Microsoft appears to be the latest multinational technology company in the crosshairs of China's state-controlled media after Apple was targeted last month.
China National Radio on Monday denounced Microsoft, the world's biggest software supplier, for providing a warranty covering its Surface Pro media tablet that did not conform to the country's law.
It said there should be a one-year repair warranty for the whole device and a two-year warranty for its main parts, instead of Microsoft's existing one-year warranty for both, a Bloomberg report said yesterday.
The attack on Microsoft came about three weeks after Apple was subjected to scathing reports in state-run media outlets over its iPhone warranty and repair policies.
Apple chief executive Tim Cook last week issued an open apology, through the company's mainland website, to consumers for the company's after-sales service. China Central Television (CCTV) launched a broadside against Apple on March 15.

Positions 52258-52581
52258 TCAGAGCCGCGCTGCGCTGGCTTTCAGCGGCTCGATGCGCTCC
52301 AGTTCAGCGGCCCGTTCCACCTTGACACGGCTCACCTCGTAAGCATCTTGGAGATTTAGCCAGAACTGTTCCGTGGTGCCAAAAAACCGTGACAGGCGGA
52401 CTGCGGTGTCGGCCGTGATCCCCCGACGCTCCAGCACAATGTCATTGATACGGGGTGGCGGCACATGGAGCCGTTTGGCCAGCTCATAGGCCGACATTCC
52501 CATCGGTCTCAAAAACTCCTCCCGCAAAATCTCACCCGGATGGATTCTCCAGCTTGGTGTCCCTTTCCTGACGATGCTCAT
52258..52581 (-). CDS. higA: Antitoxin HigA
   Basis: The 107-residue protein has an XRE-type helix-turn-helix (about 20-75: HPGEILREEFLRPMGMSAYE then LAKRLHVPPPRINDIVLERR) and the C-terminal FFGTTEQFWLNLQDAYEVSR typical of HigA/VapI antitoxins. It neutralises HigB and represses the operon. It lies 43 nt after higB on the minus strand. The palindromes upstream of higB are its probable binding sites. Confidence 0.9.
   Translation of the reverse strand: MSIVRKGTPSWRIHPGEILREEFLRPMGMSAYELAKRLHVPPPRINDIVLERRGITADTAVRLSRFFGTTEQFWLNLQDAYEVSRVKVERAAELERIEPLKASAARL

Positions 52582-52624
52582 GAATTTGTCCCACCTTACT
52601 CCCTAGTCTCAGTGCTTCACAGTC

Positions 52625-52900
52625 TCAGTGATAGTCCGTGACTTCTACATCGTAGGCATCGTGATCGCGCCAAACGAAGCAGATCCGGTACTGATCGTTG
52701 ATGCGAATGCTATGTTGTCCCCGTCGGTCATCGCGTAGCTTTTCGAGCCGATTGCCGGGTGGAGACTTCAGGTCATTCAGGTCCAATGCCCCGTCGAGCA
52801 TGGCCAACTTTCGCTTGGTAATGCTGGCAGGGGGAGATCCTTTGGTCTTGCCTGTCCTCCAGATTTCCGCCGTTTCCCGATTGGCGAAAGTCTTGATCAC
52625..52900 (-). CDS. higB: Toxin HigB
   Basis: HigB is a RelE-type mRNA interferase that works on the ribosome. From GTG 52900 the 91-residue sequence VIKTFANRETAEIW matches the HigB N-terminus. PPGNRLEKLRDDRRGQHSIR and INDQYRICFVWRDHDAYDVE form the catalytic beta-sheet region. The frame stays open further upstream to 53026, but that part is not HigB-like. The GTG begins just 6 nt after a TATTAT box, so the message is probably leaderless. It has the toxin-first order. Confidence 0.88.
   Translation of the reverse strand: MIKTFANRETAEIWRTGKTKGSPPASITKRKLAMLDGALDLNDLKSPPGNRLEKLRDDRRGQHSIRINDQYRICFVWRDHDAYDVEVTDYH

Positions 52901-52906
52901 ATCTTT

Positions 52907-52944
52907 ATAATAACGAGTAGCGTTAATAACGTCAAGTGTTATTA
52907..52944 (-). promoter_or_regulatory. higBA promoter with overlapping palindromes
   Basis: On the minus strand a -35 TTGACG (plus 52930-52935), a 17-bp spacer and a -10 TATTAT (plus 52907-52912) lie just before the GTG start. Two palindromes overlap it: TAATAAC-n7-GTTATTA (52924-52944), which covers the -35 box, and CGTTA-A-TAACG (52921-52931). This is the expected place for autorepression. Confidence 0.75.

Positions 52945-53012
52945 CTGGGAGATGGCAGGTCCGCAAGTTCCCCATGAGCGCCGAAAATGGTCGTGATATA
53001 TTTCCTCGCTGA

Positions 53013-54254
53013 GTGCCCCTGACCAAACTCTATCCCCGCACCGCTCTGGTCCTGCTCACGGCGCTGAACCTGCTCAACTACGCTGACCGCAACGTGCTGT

The mainland, Hong Kong and Taiwan collectively represent Apple's second-largest market after the United States.
Despite the complaint raised against Microsoft, the company might not be entirely at fault, said Kitty Fok, the general manager at technology research firm IDC China.
"If Microsoft is providing the same warranty for [the] Surface Pro everywhere else, the company did not treat Chinese customers unfairly," Fok said.
The mainland was the first market outside the US in which the Surface Pro became available. Microsoft launched a special China edition of the Surface Pro on April 2.
A spokesman for Microsoft declined to comment, saying only that the company would release an official statement addressing the warranty issue on the mainland today.
Pan Yi, a reporter at China National Radio, said the station looked into Microsoft's after-sales policies after receiving complaints from listeners, the Bloomberg report said.
"Our story is not really related to CCTV's Apple story," Pan said. "A lot of foreign companies are not very familiar with China's after-sales policies."
The negative publicity may hurt Microsoft at a time when it is playing catch-up with Apple and various Chinese makers of tablets on the mainland, the world's largest market for personal computers.
Despite the criticism, Fok said Microsoft's release of a special-edition Surface Pro on the mainland showed that the company "valued the importance of the China market and is trying to offer something better to Chinese consumers".